Rick Nash sits out Rangers' loss to Canadiens

Josh Gorges of the Montreal Canadiens knocks Marc Josh Gorges of the Montreal Canadiens knocks Marc Staal of the Rangers off the puck in the third period at Madison Square Garden. (Feb. 19, 2013) Photo Credit: Mike Stobe

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If this were a night of boxing at Madison Square Garden, the Canadiens played rope-a-dope to perfection.

Without leading scorer Rick Nash, a late scratch with an undisclosed injury, the Rangers had to compensate against defensive-minded Montreal, which had won four straight.

It didn't happen.

In a game with little flow, a clogged neutral zone, a lot of icings and few completed passes, the Rangers lost, 3-1, Tuesday night.

"I thought it was probably one of the worst hockey games I've been involved in," coach John Tortorella said. "Two bad teams playing. We were worse than they were."

Before a subdued crowd, it was 1-1 going into the third period. With just 25 combined shots, it appeared all it would take was one to claim victory. Just 1:48 into the third, Montreal, which played a patient, shutdown style that "drained the pace," according to Brad Richards, took advantage, helped by Brandon Prust, whose energy was reminiscent of his play during the last two seasons as a Ranger.

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With several Rangers caught up ice, the Canadiens burst in on a 3-on-2. Prust backhanded a pass across the crease with Lars Eller and Alex Galchenyuk untouched. The Russian rookie deflected the pass under the crossbar. With 1:06 left and Henrik Lundqvist pulled, Raphael Diaz made it 3-1 with a shorthanded empty-netter for the TKO. Prust played 16:26, had four hits and two shots, and was on ice for all three goals.

"They play extremely boring, but they're a smart team and didn't give up much," said Lundqvist, who finished with 15 saves as the Blueshirts fell to 8-6-1. Montreal rose to 11-4-1. The teams play on Saturday.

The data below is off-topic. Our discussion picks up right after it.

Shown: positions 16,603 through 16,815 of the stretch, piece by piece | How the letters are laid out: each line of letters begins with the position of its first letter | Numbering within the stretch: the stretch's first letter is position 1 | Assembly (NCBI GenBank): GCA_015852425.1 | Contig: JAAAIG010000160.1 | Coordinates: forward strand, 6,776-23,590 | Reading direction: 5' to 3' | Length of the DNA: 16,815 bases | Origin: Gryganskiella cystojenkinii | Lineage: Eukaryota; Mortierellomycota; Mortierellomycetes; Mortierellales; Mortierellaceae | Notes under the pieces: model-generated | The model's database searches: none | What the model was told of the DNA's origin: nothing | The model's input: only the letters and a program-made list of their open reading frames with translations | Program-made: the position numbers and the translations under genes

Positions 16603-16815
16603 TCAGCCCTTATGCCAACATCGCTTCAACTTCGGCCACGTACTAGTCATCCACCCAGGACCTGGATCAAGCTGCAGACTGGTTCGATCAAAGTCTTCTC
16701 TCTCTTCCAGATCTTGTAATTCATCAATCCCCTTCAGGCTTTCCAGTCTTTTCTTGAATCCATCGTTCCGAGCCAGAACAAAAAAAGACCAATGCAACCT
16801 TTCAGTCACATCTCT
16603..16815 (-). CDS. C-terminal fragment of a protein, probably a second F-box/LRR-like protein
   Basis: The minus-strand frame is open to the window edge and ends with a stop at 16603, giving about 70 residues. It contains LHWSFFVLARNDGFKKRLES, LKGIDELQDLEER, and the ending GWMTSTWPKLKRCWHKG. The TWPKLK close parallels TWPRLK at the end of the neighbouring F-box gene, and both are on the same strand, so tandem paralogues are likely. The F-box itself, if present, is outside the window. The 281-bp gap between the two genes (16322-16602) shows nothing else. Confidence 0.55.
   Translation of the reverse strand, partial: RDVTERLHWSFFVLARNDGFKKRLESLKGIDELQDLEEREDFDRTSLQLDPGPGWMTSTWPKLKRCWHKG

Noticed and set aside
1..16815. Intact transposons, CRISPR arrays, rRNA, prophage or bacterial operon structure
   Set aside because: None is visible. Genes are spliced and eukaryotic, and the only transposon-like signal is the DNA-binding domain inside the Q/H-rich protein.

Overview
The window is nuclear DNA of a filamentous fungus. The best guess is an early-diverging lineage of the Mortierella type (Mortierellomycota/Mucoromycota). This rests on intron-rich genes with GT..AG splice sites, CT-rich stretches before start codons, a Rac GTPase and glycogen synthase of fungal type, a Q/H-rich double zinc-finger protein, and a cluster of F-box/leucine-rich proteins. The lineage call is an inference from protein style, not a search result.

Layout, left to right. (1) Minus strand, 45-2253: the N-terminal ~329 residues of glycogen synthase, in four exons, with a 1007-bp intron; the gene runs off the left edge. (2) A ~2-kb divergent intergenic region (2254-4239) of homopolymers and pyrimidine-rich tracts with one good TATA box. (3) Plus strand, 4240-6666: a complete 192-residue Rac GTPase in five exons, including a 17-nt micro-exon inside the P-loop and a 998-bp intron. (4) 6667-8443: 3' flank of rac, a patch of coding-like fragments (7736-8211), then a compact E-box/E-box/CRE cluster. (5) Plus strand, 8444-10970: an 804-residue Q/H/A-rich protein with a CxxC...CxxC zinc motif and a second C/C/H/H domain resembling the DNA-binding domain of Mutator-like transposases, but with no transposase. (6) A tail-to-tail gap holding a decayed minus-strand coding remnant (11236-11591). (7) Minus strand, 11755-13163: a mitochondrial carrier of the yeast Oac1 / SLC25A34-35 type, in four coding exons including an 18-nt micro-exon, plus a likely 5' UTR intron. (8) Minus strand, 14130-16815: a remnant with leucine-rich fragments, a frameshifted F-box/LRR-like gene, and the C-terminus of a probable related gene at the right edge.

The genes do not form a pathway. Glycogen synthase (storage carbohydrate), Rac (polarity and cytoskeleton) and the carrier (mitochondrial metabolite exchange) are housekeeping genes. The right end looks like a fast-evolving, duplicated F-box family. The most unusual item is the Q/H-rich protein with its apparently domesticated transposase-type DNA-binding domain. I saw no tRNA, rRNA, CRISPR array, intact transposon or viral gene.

It was unclear whether Nash, who has three goals and nine assists, could return in Ottawa Thursday. The 28-year-old winger was a game-time decision against the Capitals on Sunday. He played 22:33 minutes, took eight shots and said after the win that in his mind, there was never any thought of not playing. He missed a season-subscriber event on Friday and did not practice Saturday. Tortorella said that Nash was "banged up" and had a maintenance day. Asked for an update before the game, Tortorella said: "None . . . he's out."

In the last four seasons in Columbus, the All-Star played 82, 75, 76 and 78 games before being traded last summer. He played with HC Davos in the Swiss League for part of the lockout, and returned after aggravating a groin injury.

Nash's head was driven into the boards by Milan Lucic on Feb. 12 in Boston, but he never left and scored in the shootout. He also played 24:59 two days later against the Islanders.

The Rangers struggled without him. In the first period, P.K. Subban pulled down Marian Gaborik on the left side, and a delayed penalty was called. Carl Hagelin retrieved the puck and got it to Stepan, who found Anton Stralman, who beat Carey Price for a 1-0 lead.

The Rangers couldn't hold it. Michael Del Zotto chased the puck into the corner, expecting an icing call. He said he and two other players heard "icing" but Tortorella said the officials told him they were calling "no icing" because Del Zotto had shielded Erik Cole. Josh Georges fed Max Pacioretty for a one-timer that beat Lundqvist to tie it at 1.

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